“The condemnation of the easement is reasonably necessary to enable the company to render adequate service to the public,” the Public Service Board said in its order granting the easement.
The board said its ruling would end economic suffering Vermonters had experienced as a result of the pipeline’s unavailability. The company has said it intends to complete the pipeline extension to Addison County and have it serving customers by year’s end.
The necessity of providing natural gas to these customers couldn’t otherwise be met, the board said, because other routes would increase the project’s cost and effort, and because nearly the entire pipe was already laid under the assumption it would go through the park.
A route other than through Geprags Park, the board reasoned, “would introduce the risk of further delay in completing the construction of the pipeline extension in Chittenden and Addison counties, where Vermonters have been incurring the economic costs of waiting for natural gas service since December of 2013.”
Foes of the project say they plan to appeal the Public Service Board’s decision.
Vermont Gas representatives welcomed the board’s order.
“This is great news for customers and great news for Vermont’s economy,” CEO Don Rendall said in a statement Tuesday evening. “Project opponents should respect this ruling and allow Vermont Gas to proceed.”
“It is time to finish this important clean energy project so that the thousands of families and businesses in Addison County can have access to cleaner, more affordable natural gas,” Rendall said.
Gaining this easement — which Hinesburg town officials initially negotiated behind closed doors in 2014 — proved a significant hurdle.
Town leaders could not simply grant Vermont Gas the easement because of the conditions the park’s donors placed on the land, the board said.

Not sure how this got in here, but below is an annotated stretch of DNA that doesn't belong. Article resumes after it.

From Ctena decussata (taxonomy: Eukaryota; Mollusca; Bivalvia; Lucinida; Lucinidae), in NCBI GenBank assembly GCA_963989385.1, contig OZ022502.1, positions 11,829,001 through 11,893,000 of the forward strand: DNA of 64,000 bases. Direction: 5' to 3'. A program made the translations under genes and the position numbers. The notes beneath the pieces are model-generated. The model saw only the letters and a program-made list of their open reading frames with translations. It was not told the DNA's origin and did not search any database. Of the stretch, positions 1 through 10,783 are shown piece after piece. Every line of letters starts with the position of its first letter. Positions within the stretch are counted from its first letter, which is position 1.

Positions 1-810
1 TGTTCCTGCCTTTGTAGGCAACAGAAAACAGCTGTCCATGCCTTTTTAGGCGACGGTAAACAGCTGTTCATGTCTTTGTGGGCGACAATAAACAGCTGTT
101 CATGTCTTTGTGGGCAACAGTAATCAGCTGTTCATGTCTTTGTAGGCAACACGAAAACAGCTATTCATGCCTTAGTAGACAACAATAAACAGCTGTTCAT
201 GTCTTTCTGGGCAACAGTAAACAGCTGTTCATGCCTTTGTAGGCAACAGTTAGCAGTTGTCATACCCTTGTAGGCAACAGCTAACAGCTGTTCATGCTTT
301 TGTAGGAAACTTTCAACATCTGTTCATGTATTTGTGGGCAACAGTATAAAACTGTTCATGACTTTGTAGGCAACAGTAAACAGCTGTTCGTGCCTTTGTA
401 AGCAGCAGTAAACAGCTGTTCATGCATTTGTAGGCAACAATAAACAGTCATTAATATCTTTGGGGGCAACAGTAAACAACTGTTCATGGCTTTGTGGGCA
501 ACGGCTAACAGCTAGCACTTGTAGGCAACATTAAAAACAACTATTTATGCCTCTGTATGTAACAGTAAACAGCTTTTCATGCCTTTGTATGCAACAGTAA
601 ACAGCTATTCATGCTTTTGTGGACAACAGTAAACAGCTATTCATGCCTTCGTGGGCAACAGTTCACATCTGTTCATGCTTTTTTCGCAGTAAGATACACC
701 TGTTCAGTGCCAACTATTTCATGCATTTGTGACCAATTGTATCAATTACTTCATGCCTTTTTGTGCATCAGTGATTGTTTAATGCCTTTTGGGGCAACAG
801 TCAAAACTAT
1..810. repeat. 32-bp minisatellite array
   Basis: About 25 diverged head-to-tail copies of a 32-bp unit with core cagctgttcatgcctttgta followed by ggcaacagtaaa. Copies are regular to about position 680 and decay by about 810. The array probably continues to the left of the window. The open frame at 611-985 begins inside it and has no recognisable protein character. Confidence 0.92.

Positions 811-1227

Town officials, in a deal with Vermont Gas, ultimately agreed not to oppose the eminent domain proceeding in exchange for $250,000. The agreement also calls for pipeline access for certain low-income Hinesburg homes, a provision the company valued at nearly $500,000.
Led by Bristol-based attorney Jim Dumont, several pipeline opponents have argued to the PSB that Vermont law doesn’t allow a pipeline easement through the park, because the land was given to the town on the condition it be used only for education and recreation.
Opponents said Tuesday’s outcome was never seriously in question.
“We expected all along for the easement to be granted, and then go through several steps and take it to the Supreme Court and appeal it there,” said Hinesburg resident Rachel Smolker, whom Dumont represents. “Assuming it still makes sense, that’s probably what we’ll end up doing.”
Dumont said he will first ask the board to reconsider, which he and his clients have 10 days to do. He declined to comment further because he considers the decision to be still pending before the board.
Smolker said pipeline neighbors worry about safety. Recently the Public Service Department requested Vermont Gas be fined $150,000 for failing to properly deal with electrical current created by the pipeline’s proximity to high-power Vermont Electric Co-op lines.
The pipeline has drawn controversy for various other reasons as well.
Its cost has almost doubled since it first won approval from the Public Service Board in 2013 with an estimated price of $86 million.
Vermont Gas told the board last month that the total cost of the project would go up a fourth time to $165 million. The 50,000 existing ratepayers in Franklin and Chittenden counties and 4,000 new ratepayers in Addison will be on the hook for $134 million of the project cost, according to an agreement between Vermont Gas and the Department of Public Service.
The PSB is considering whether an increase in the project’s cost constitutes a “significant change” for the purposes of its permit.
The pipeline has engendered stubborn opposition from protesters, who have sought to halt work by sitting in trees and locking themselves to heavy machinery, disrupted Public Service Board hearings and prevented property assessments at other locations along the pipeline’s route.
Another instance occurred Tuesday. State police said about 50 protesters went on private property in New Haven and surrounded excavating equipment.
Twelve protesters were arrested on trespassing charges after they declined to leave when asked, police said. One was also arrested on a charge of resisting arrest, according to police.
Police said the protest delayed the project for about 3½ hours.
The 12-inch-diameter pipeline will cross through the park in Hinesburg at a depth of 30 to 50 feet, laid using horizontal drilling. The easement extends 1,987 feet, running north to south along the park’s western edge, and with a width of 50 feet. The entire easement area covers 2.3 acres.